Cisco Supports Tech Entrepreneurs in Jordan
It is Sunday night in Amman, Jordan, and the Jordanian startup scene keeps moving full steam ahead at an event called Dealmakers Weekend, organized by Endeavor, a nonprofit that supports high-impact entrepreneurship and Int@j, a nonprofit representing the Jordan IT industry. The cream of the local startup crop were paired up all day in matchmaking sessions with local and international investors in hopes of creating lasting relationships.
One of the startups, Mixed Dimensions (MXD), is representative of the new breed of company emerging from the local ecosystem. Founded in 2009, MXD is a technology and tools provider for platform developers, gaming companies and interactive 3D online application developers. Its co-founders, Muhannad Taslaq and Baha Abu Nojaim, are examples of the diverse entrepreneurs Jordan is producing. Born and bred in Jordan and of Palestinian origin, they are graduates of Jordanian universities and active participants in promoting grassroots technology entrepreneurship in Jordan.
Unlike many startups in Jordan and the region overall, MXD’s vision extends far beyond its home country’s borders. Having begun its journey at the iPARK, an ICT incubator in Amman, MXD was from day one building technology targeted at a global audience. Its flagship product, a 3D asset development tool called GameDraw built for the Unity gaming engine, is used by over 16,000 game developers in 110 countries (as of January 2014). The company has expanded its global footprint, completing the Alchemist Accelerator program in Silicon Valley in August 2013 and venturing into new technology niches within 3D modeling and development.
MXD will become one of the first portfolio companies of the Badia Impact Fund, which announced its first close February 24 with Cisco (as part of our 2011 Venture Capital Commitment to Jordan), European Investment Bank, and King Abdullah Fund for Development.
In the Arab Middle East, Jordan is renowned for having the region’s most evolved startup ecosystem. With a population of only 6.5 million and no natural resource wealth to rely on for its sustenance like many of its neighbors, Jordan has been forced to look for economic growth elsewhere. The country has focused on developing a solid education system, especially adept in its ability to turn out quality IT grads. The IT sector’s modern roots date back to the 1970s, but the sector received a large boost when King Abdullah II took the throne in 1999. The King has offered support to the IT sector on a number of fronts, from streamlining bureaucracy (it takes days to establish a new firm in Jordan today, versus months in the past), to liberal ICT regulatory policies that have led to Jordanians enjoying some of the best internet connectivity in the region today.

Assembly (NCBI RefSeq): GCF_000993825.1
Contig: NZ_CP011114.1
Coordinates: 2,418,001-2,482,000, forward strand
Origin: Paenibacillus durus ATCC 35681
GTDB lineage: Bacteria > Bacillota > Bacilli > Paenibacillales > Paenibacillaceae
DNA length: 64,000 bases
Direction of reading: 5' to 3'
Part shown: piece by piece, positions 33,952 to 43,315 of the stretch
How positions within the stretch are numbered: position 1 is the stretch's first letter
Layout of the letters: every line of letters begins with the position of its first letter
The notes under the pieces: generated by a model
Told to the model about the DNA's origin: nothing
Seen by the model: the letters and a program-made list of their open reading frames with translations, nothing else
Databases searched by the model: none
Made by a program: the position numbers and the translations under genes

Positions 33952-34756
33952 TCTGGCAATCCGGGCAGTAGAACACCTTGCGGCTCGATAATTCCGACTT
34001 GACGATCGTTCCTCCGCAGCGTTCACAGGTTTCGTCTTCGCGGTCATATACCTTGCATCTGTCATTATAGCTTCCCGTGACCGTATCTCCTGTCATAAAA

Jordan is known in the region for turning out strong gaming and media companies, with Rubicon, a digital content production company, serving as a standard bearer for the sector. Randa Ayoubi, a female Jordanian entrepreneur, founded Rubicon in 2004, and with capital backing from Accelerator Technology Holdings in 2005, subsequently built the company into the leading animation studio in the Middle East today, with relationships with MGM, Fox, and Sony, and over 300 employees globally.
Jordan is also home to the splashiest IT exit success story in the region. Maktoob, a Jordanian Internet portal, was sold to Yahoo in 2009 for US$175 million. Success stories like Rubicon and Maktoob laid the groundwork for the launch in 2011 of Oasis 500, an accelerator in the classic Silicon Valley vein. Oasis 500 and other organic efforts in country have led to the creation of hundreds of startups in Jordan.
Despite its relative success in the regional context, Jordan’s startup ecosystem is still very much in its early days. Like nascent ecosystems in other emerging markets in Europe, Asia, and Latin America, Jordan lacks depth in such pieces as the number and quality of serial entrepreneurs, angel investors, and seasoned managers. And crucially, despite the relative prevalence of seed money below the amount of $30K on the market, finding funding for an early stage round from $200,000 to $5 million is nearly impossible. This early stage funding gap is exactly the market void that the Badia Impact Fund will attempt to address.
Emile Cubeisy, Managing Partner of Silicon Badia (fund manager of the Badia Impact Fund) explains, “The progress made in our tech ecosystem is just amazing. You sit in a cafe anywhere in Amman, and you feel the buzz of young men and women all around you with laptops open, talking product, exploring technology, or trying to figure out funding. You attend local pitch sessions and see entrepreneurs from across the region with real talent that have the aspiration to make the world take notice. At first, we were learning how to be entrepreneurs, building mostly “me too” products, and not believing in our global relevance. Now, startups all around us are setting their sites on global markets, tackling opportunities that tech startups from Berlin to London to Palo Alto would have their eyes set on. We’re going to back special teams like MXD, and continue Jordan’s trend of building startup success stories.”
If you want to learn more about the rapidly maturing Jordanian startup scene, please read these articles from The Economist:
- Start-up spring: Clusters of Internet firms are popping up all over the region
- All together now: What entrepreneurial ecosystems need to flourish
And if you happen to be in Amman someday, feel free to stop by for a coffee with Emile and Team at 123, Zahran Street, the offices of Silicon Badia.Tags: